The deal with Google blocks Microsoft from gaining control of AOL and gives AOL advertisements special placement on Google’s site. By agreeing to change its business practices for this deal, Google blocked a potentially significant challenge from a combination of AOL and Microsoft and temporarily secures Google’s leadership in search advertising.
The deal reminds me of how far AOL has fallen from its peak. Google’s $1B deal for 5% of AOL values AOL at $20 B – an 88% decline from AOL’s $166 B valuation six years ago. At 20 million, AOL has roughly the same number of subscribers now as it did in January 2000. Back then, AOL was valued at $8,300 per subscriber, today’s deal values those subscribers at an 88% discount of $1,000 per subscriber. But since its low of $8.70 in July 2003, the company’s market capitalization has more than doubled.
Carl Icahn has alleged that he would sue AOL’s board if it does a deal that undervalues AOL and called this deal a travesty. With TWX stuck at roughly Icahn’s basis, it has become clearer that Icahn’s bark is worse than his bite. However, he and his colleagues may have increased AOL’s sense of urgency.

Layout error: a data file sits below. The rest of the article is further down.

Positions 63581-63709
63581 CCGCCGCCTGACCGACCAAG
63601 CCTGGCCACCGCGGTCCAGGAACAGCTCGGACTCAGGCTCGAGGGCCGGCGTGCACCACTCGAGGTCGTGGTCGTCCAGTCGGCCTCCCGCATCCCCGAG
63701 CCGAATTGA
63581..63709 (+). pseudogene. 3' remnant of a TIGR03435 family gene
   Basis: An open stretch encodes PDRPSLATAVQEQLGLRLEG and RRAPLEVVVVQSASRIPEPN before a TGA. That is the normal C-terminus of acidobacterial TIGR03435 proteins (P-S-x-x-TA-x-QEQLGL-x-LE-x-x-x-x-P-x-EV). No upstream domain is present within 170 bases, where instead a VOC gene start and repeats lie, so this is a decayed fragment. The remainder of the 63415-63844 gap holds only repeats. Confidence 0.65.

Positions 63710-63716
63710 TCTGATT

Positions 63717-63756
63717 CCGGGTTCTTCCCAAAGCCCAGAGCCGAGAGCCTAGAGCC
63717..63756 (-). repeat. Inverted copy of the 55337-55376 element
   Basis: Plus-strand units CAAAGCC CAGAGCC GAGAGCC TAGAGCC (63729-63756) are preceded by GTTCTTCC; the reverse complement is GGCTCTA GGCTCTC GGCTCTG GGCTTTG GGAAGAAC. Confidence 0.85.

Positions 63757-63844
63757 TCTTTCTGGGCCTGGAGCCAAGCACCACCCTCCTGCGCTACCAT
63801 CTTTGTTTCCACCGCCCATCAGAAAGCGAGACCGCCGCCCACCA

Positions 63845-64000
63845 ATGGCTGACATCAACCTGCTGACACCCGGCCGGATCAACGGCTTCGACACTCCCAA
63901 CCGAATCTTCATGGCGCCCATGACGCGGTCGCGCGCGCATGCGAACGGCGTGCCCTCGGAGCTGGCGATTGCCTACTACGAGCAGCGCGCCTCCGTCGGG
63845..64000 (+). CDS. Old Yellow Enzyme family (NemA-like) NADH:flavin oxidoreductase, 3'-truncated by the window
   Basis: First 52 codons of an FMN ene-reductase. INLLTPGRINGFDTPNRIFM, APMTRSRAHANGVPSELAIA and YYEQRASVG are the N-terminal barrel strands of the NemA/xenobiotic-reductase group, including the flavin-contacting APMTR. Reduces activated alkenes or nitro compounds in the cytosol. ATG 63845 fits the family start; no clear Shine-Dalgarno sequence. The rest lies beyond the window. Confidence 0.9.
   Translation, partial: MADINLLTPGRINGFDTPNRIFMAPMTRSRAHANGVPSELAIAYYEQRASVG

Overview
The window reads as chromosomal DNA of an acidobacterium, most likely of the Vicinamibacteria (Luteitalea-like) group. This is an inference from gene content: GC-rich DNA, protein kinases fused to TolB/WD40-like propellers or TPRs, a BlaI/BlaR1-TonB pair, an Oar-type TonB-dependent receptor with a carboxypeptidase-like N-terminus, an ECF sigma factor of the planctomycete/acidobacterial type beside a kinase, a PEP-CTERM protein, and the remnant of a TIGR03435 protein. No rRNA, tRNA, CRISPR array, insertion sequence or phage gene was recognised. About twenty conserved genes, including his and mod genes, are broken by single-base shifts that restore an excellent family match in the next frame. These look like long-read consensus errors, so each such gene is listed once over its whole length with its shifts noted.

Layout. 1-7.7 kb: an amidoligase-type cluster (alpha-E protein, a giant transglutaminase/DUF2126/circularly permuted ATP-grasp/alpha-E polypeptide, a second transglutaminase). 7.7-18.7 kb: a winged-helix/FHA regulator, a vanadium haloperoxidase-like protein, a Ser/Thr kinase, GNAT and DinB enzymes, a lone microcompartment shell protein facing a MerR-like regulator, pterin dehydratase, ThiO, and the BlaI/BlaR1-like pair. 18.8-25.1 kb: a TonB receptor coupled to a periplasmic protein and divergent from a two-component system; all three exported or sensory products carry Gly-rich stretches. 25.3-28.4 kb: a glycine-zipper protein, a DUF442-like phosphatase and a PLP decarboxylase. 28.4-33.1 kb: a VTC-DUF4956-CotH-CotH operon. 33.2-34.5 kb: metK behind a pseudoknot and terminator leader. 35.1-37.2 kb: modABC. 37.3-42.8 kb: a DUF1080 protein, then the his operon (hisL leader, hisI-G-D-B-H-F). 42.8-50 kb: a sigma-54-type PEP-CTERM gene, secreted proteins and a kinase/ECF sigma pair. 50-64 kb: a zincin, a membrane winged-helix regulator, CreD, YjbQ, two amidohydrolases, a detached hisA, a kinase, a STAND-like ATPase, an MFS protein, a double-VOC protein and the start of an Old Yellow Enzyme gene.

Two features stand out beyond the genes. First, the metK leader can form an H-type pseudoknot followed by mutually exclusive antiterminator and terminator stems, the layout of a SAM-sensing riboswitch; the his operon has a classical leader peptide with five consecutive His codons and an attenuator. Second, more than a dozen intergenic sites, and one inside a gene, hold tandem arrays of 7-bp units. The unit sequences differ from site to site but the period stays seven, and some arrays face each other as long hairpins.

While Icahn may be overstating his case, the Google deal appears to undervalue AOL. How so? Based on an estimate of 110 million unique monthly visitors (UMV), the Google deal values AOL at $181/UMV. While not perfect comparisons, Yahoo, with 169 million UMVs, trades at $355/UMV, is worth roughly twice the implied valuation of AOL based on the Google deal. Google, with 88 million UMVs, is worth $1,477/UMV, over eight times AOL.
That a deal happened at all may be a testament to Icahn’s influence. But this potential valuation gap will give Icahn another spike with which to prod Parsons.